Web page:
RULE 50: Only Buy Shares (Or Anything) You Can Understand

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Dr. Seye Kehinde, accomplished Publisher with Son, Seye Jnr.


Another rule to engrave on your heart; buying share-or anything else to sell on in order to make money-is just another form of gambling. When I worked as a casino manager, it was well recognized that there was a hierarchy of casinos. At the bottom were the ones with the slot machines and noisy brash atmosphere.



At the top were the gentlemen’s clubs where it was all smoked glass and diffused lighting. Gamblers of course recognize the hierarchy and felt that the latter were somehow ‘cleaner’. Similarly most people view the stock market as in some way more refined, sophisticated-and thus free of risk or odds or danger. But it is all gambling. Nothing is certain.

“I have a friend who only invests in green companies. He swims around with an air of moral superiority; he believes he has bought a ticket to heaven by doing this. He is a gambler. He doesn’t realize this. Is he buying with his head as well as with his heart?”

If you are going to gamble on shares (or anything else you want to buy and sell), then reduce the odds as much as possible and only invest in or buy things you know and understand. By doing this, you eliminate a lot of the mystique which can lead you to stake more than you intend, take risks you wouldn’t normally, or be bamboozled by slick marketing fufu.
If you shop at Mark & Spencer, and you see that the new product ranges are good and that the stores are full and you hear people raving about how M&S has improved this year, then buy Marks & Spencer shares. If you keep studying the store and listening to people shopping you will quickly notice if it continues to be a good investment.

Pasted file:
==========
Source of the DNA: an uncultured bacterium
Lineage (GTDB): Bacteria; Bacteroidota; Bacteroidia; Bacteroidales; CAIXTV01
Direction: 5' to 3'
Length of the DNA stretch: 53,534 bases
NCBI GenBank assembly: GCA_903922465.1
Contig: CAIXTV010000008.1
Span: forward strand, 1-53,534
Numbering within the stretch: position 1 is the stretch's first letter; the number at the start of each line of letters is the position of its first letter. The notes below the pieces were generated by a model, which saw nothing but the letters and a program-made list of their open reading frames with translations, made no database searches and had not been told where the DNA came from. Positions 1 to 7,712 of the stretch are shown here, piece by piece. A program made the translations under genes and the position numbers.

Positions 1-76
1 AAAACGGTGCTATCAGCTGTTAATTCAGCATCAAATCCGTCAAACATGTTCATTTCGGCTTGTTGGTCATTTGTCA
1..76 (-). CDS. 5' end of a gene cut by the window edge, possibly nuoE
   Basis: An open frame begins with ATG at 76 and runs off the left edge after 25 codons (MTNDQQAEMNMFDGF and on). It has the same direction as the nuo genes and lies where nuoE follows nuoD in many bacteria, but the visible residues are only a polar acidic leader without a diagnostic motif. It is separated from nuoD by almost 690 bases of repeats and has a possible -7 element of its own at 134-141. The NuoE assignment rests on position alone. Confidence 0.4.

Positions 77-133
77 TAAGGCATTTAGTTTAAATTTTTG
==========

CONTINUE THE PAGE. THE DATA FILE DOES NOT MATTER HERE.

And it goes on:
Just be careful you are aware if you are buying with your head or heart. I have a friend who only invests in green companies. He swims around with an air of moral superiority; he believes he has bought a ticket to heaven by doing this. He is a gambler. He doesn’t realize this. Is he buying with his head as well as with his heart? If you find investments in something you love, be clear if you are buying as an investment on business principles, or simply because you want to. If your rational market analysis says that wind farms are the future, and will be a growing industry with big returns, then fantastic, you can invest with head and heart.
If you don’t really understand a particular sector of business, and you don’t intend to put the work in to get to know it well, then you will almost certainly be better off investing in something else. If you want to invest shares, but don’t want to do all the home work and make all the decisions yourself, then you can use an investment fund. And that brings us conveniently to our next Rule.

From The Book; The Rules of Wealth by Richard Templar
(Read Rule 51 of Rule of Wealth on Monday at Asabeafrika)


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